The film begins with the Quintanilla family of five embarking on summer vacation in their countryside home. Curious teenage siblings Cristian and July are filming their entire vacation as they “investigate” urban myths, hearing there is a red-dressed ghost named Melinda stalking the labyrinth near their summer home.
Naturally, despite warnings not to, the kids go into the labyrinth and that’s when odd things begin to happen.
As the film title suggests, the family is murdered in atrocious ways, though much of the, er, atrocities occur off-camera. While the film allows audience members to see what happens before and after the deaths, much of the violence is implied.
The ending is very unpredictable and you’ll probably wish you could replay the last five minutes several times, but it’ll give you something to think about after the movie.
If you don’t like watching films that look like they were shot on hand-held cameras, then you won’t like this. But if you don’t mind going along for the ride, then Atrocious will be a slow climb to the top,but a suspenseful drop nonetheless.
Directed by Dana Adam Shapiro
Wednesday, April 13, 7 pm, The Plaza
Cast as the sensible half of a troubled Brooklynite couple in this American indie drama, Parks and Recreation star Rashida Jones nails the right mix of pique and impatience as her character copes with her fiancé’s worsening case of commitment anxiety. In fact, it’s hard not to agree when Nat accuses Theo (Chris Messina) of “obsessing about stupid things,” especially in light of the movie’s tendency to do the same.
Theo is a wedding photographer who spends his downtime taking secret photos of his fellow New Yorkers, but only after they’ve asked him to do so (it’s an artistic project, you see). Keeping up with the tradition established by the professional voyeurs we’ve met in the films of Hitchcock, De Palma and Egoyan, Theo develops a fixation on his latest quarry: a blond exhibitionist with a fondness for public sex. Even after Nat is hospitalized with a medical crisis, Theo stays up all night shooting fresh pics and studying the frames for clues about the mystery woman’s identity.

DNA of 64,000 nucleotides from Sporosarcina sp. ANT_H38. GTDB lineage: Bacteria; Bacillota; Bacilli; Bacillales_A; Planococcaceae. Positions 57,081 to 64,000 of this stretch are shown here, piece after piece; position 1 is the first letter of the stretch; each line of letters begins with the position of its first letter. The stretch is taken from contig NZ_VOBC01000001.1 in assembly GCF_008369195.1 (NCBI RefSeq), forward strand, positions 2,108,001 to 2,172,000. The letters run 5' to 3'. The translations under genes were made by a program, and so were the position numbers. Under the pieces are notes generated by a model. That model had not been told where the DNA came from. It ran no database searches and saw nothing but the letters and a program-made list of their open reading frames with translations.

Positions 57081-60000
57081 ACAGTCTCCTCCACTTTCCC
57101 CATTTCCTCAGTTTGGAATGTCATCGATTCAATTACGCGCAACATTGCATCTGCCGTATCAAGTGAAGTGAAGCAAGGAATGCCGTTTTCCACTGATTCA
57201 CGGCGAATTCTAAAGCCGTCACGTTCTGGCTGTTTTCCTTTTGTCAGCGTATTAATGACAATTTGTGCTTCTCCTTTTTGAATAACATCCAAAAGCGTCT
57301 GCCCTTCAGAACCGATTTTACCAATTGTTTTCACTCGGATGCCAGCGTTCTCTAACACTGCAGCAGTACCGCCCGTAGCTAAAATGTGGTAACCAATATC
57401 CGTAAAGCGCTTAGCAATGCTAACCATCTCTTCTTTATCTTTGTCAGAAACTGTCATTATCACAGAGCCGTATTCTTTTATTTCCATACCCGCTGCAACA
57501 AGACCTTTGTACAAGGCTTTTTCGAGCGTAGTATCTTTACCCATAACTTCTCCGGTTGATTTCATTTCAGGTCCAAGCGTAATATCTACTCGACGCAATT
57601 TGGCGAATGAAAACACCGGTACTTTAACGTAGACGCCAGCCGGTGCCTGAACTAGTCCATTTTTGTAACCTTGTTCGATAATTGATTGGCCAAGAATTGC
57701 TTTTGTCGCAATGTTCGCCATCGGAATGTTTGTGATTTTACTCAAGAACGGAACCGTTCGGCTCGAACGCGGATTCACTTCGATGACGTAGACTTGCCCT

Of course, Theo’s really just freaked out by the prospect of marriage, though that doesn’t make the character’s egregious self-pity and hipster-stalker demeanour any less repellent. Nor does co-writer and director Dana Adam Shapiro know where to go with the setup. Unable to commit to its erotic-thriller tropes, Monogamy settles for being an overwrought portrait of male neurosis and narcissism. Jones has little to do besides look fed up, and justifiably so.
Directed by Jim Mickle
Thursday, April 14, 11:15 pm, The Plaza
Given the deluge of dystopian visions like Zombieland, The Road, The Book of Eli, George A. Romero’s recent gorefests and TV’s The Walking Dead, viewers may be dealing with a case of post-apocalyptic-America fatigue. How many times can one place get overrun with flesh-eating creatures, anyway? And won’t we ever get to see a band of human survivors who can get along with each other?
By now, devotees of genre movies are very familiar with this kind of blood-soaked terrain. That’s why they’ll be quick to recognize the uniqueness of Stake Land despite its surface similarities to just about all of the aforementioned flicks. In the second feature by director Jim Mickle (Mulberry Street), the U.S. has been largely decimated by a plague that has turned much of the population into nasty, ugly and very un-Edward-like bloodsuckers. As he tries to journey north to the safe haven of Canada, the film’s young hero, Martin (Connor Paolo), learns hard lessons in survival while under the tutelage of a stoic ’n’ grizzled vamp hunter known only as Mister (Nick D’Amici).
If not for the movie’s intense battles between desperate humans and sharp-toothed critters, Stake Land might’ve been credibly passed off as a vintage western. What’s more, it would’ve qualified as a very good western — that’s because Mickle and his collaborators place a greater priority on character and story elements than gore, campy humour or cheap thrills. By Stake Land’s final scenes, the film has achieved not just a rare level of intelligence but something like grace. In the unlikely event Terrence Malick gets around to making a post-apocalyptic vamp-western hybrid, it’ll look and feel a lot like this.